posted: Jan. 31, 2005 @ 7:32p
This FAQ will describe Free/Open Source Software (F/OSS) for personal finance. Zender maintains a nice FAQ on MS Money and other threads on this forum discuss Quicken. While both of these fine personal finance packages can often be otained free after rebate, they will not be discussed here. Instead, we will talk about software which isn't only given away to everyone for $0 with no strings attached, but is also available with source code, allowing anyone in the world to contribute features and bug fixes. This thread was started after a posting I made in a thread on Money vs. Quicken. You might still be able to find useful information there, but I will try to include everything in this thread. Please feel free to ask questions in this thread--I will update this OP as needed & as time allows. If I don't think your comment warrants a mention in the OP, I will still try to respond to you.
Programs capable of importing QIF can import data from Quicken or Money or from many online banks. Programs capable of importing OFX can import data from many online banks. OFX is a newer standard that both MS and Intuit are embracing & it allows for better reconciliation. OFX is ideal for direct connect. Be aware that current support for direct downloading is poor, in part because banks don't share enough information with open source developers. The suggested way to use any personal finance software is to manually enter transactions as they occur & to verify them against statements. This verification can be done manually against paper or against manually downloaded QIF/OFX statements. To automate OFX download, see GnuCash Online Banking.
Windows users who want to try applications which aren't on there platform will not have much luck with cygwin, unless otherwise noted. Most are dependency-heavy & do not have cygwin binaries yet. You may wish to test the applications under various LiveCDs or use coLinux, which should be able to run the software listed here. Other options include dual booting or running Linux under PC virtualization software, such as VMware or Qemu. In summary: running *nix applications is, for the most part, very possible under windows. However, is beyond the scope of this FAQ.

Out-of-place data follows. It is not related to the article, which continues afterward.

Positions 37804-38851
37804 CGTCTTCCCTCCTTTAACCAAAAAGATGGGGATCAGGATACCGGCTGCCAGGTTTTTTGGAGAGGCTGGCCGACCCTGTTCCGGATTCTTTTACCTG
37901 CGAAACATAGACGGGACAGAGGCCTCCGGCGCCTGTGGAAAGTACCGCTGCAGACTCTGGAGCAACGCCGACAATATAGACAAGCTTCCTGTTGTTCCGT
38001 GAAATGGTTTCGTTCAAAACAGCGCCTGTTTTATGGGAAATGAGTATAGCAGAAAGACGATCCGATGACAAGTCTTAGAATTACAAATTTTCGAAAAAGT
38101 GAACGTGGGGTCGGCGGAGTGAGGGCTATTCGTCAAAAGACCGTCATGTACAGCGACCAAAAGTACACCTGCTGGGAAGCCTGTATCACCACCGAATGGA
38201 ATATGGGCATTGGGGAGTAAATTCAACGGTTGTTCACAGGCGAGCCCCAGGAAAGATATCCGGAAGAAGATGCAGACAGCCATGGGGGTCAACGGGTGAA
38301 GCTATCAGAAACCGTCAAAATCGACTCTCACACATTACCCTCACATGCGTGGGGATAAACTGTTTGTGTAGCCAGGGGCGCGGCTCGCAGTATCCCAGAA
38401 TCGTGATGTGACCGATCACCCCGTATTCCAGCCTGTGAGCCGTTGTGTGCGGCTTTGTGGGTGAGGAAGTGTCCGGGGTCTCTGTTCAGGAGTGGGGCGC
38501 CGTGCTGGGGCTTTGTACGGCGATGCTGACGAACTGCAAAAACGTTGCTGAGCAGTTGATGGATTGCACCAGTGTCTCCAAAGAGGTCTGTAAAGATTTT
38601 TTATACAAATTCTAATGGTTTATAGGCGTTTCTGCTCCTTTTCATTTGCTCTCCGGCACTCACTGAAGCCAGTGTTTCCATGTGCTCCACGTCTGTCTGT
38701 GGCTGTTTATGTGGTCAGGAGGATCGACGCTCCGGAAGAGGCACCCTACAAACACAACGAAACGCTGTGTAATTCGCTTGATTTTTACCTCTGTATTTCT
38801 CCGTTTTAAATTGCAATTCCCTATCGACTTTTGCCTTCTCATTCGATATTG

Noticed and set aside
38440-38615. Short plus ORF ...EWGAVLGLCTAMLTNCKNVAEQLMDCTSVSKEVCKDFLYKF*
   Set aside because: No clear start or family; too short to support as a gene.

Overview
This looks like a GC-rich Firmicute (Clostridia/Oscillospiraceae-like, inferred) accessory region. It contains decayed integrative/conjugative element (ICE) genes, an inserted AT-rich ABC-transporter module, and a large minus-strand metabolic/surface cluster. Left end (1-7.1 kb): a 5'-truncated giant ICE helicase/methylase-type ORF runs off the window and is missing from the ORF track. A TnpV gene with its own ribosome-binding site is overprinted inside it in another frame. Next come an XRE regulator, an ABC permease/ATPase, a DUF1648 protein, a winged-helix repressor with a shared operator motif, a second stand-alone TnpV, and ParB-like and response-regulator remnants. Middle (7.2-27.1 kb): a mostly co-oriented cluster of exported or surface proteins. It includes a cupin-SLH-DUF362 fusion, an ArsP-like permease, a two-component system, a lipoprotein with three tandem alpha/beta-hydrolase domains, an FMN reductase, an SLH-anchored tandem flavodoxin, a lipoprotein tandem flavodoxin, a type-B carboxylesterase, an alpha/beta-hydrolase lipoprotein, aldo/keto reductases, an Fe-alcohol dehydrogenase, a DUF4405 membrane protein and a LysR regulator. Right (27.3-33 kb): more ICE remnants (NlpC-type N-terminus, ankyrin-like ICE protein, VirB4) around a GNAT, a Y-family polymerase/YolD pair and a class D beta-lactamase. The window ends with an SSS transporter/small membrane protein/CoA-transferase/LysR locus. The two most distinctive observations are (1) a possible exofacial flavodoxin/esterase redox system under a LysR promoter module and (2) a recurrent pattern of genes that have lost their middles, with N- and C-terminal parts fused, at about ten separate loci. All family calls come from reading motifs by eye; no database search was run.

For those unfamiliar with KDE/GNOME, these are desktop environments which run on top of X11 (a windowing system for *nix). You can run GNOME apps without needing to use GNOME as your desktop environment & you can run KDE apps without needing to use KDE as your desktop environment. You just need to load additional libraries into memory which are usually loaded by GNOME/KDE. This won't take any additional work for you, but some people choose not to mix/match apps from different environments because of the greater memory and disk-space overhead of two sets of libraries & also to improve the single look/feel of their desktop. Some other people are agnostic & will just use their favorite apps, regardless of which desktop they were built for.
Users coming from MS Money or Quicken are familiar with Single-Entry Accounting. This is "checkbook" style bookkeeping, in which you merely record transactions out of an account. Double-entry accounting is used by businesses & in software like PeachTree and QuickBooks. However, current software makes it easy to use for your personal finances as well. Each transaction is recorded in two accounts. So, rather than just saying that you charged $10 (in single-entry), you'd say that your credit card balance was decreased by $10 and some other account (such as an expense account for your gas company) increased by $10. It sounds confusing, but it allows you to do some really fundamental checks for data validity (e.g. the sum of all accounts needs to be $0. The software will do this for you & it won't take long to get used to, or even to like more (for example, it is often easier to setup finer-grained nested accounts and get reports on them than "categories" which are often used in single-entry systems).Dual-Entry Accounting
suitable for personal or business financeGnuCash
suitable for personal finance, in the style of Money or QuickenGrisbi
Tax preparation is only recently starting to have free/open source solutions. The IRS freefile program and AARP's Tax-Aide might still be the best (easiest, most well tested/supported) ways to file your taxes gratis, but the open source apps are making impressive progress.
Is probably the most polished app. It is Mozilla-based and can prepare PDF forms for you to mail in. It is basic & works on all platforms & doesn't have the "interview" of commercial apps.
Open Tax Solver
This is a slightly older app which is probably more basic than TaxGeek, but works on all platforms & can be fairly easily expanded with other tax forms. You enter amounts directly into a minimal GUI or into a raw text file. It calculates all lines in your tax form. Fewer federal schedules than TaxGeek, but can do state taxes.
Additionally, there is an Excel spreadsheet (TaxCalculator), java-script addons to the IRS forms which do calculations for you (Autotax), and other efforts.